Now, stay with me on this one. Regardless of whether you take the story at face value - Mary was a virgin impregnated by the Holy Spirit - or a more interpretive one - my personal belief being that Mary got pregnant her first time, and God chose the child to be His - God wanted the child born and chose Mary for His purpose. So, to suggest that Jesus could've gotten aborted were Mary to get pregnant today implies that God's too dumb to pick someone who wanted a child rather than leaving it to chance. And of course, the fact that any number of things can happen to a fertilized egg between fertilization and birth, none of which would be anyone's fault, suggests that either God kept trying, or God knew what he was doing.

    Same holds for people who try to claim that abortion is bad because omg what if we abort the Second Coming of Jesus? God knows we have free will, and he knows not all eggs make it into babies, whether through human intervention or not. So, if he really wants Jesus to be born, or born again, wouldn't you think he'd cover all his bases?

    Monday, February 13, 2006

    Death By Cheney

    Shamelessly drawing traffic from Jon to show a fun graphic I didn't even make, I just stole from my message board:

    Tuesday, February 07, 2006

    Catblogging: new trend?

    So I've noticed that my favorite bloggers often take breaks from their usual schedule to post catpix. In that grand tradition, here is my catkid, Loki the Norse Cat of Mischief, who is sitting in my lap right now--->

    <---And this is the little catsister he never met, Mooshi. She passed away at a young age from feline leukemia.

    I like to think that she sent Loki to keep an eye on us for her because of how he picked us out. We were at the shelter, wanting to adopt a cat, because we were so lonely without her, and were following around this little brown tiger, trying to make its acquaintance, when Loki came up to me and took my arm as if to say, no, come play with me instead. We figured it was a sign, made friends with him, and brought him home.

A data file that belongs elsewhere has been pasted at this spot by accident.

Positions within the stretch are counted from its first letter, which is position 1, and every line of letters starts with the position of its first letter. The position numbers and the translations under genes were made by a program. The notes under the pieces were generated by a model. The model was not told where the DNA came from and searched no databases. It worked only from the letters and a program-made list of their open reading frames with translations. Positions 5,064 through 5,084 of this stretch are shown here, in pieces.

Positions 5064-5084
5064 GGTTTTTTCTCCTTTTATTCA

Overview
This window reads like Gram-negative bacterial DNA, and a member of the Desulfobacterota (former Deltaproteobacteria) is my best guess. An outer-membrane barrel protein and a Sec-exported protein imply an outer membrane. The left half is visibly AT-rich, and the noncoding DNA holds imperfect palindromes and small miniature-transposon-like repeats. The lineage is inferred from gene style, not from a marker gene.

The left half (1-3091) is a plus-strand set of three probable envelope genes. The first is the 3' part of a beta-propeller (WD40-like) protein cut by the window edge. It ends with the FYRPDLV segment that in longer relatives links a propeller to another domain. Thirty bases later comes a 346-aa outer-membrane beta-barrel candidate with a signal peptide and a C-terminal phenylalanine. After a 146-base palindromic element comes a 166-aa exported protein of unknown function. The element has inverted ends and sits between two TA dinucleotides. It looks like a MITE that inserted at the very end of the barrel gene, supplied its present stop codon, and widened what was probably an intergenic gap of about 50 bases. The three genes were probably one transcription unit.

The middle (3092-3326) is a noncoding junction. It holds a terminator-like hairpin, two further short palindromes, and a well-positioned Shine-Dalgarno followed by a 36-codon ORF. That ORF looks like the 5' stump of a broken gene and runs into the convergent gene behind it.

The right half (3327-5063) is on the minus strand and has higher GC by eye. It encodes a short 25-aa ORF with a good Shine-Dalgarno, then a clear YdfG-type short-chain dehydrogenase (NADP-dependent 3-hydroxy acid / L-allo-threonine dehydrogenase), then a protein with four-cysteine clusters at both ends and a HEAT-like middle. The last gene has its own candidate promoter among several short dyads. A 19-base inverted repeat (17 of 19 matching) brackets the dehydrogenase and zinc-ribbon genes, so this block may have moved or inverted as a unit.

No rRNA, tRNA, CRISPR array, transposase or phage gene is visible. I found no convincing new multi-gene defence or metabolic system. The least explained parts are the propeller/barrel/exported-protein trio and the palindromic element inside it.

Monday, January 23, 2006

    Blog For Choice Day: Because Corinna doesn't know where I live any more

    So I know I missed the date, and I hear you were supposed to sign up or something? but I decided that, like every other boring small-time female blogger with a story, I'd tell my story of experience with abortion. Don't worry, it's short and comparatively unemotional, as I am a CYBORG!

    (The title refers to a crazy anti-abortion group leader who went to the same college I did. Note that crazy is a separate qualifier; we always felt that having her as a spokeswoman undermined her cause. She liked to hand out fetus dolls, and everything in her life was a reference to her political views. She despises Jon and, as he lives with me, with my paranoid imagination, I always pictured her as someone who would smile while throwing a Molotov cocktail into my house.)

    All right, on with the show. I was 20. I had been with my ex for 3 years at that point. We had lost our virginity together back at 18, and were planning on getting married after college. But all was not well. Basically, this was around the time that our respective 'crazy's started to really manifest, and we fed off each other, and there was fighting, and crying, and accusations of saying things that the other person had no memory of saying and why the fuck would I say thats and well, bad things. We went on vacation together over the summer, while we were each at home from school with our respective families, which put me a 10 hour drive away from him, and 5 hours from our vacation, the drive to which was an adventure in itself.

    When I finally arrived at our destination, I was so relieved and um, excited, to see him, that I forgot all about the birth control I had had to make a detour and buy as I'd forgotten my diaphragm at home, and we spent three days using the wishful thinking method. It was prime time for baby, too, so I found out 10 days later I was pregnant.

    I found out the day after my period was due, as I used to go like clockwork. Fortunately, we'd discussed it long before, and I knew that abortion was the best choice, between the situation, the medication I had been taking at the time, and the fact that any extra hormones in my system make me want to kill myself (yes, literally). My mother was with me when I found out, a fact I think he never forgave me for, that I went to her first.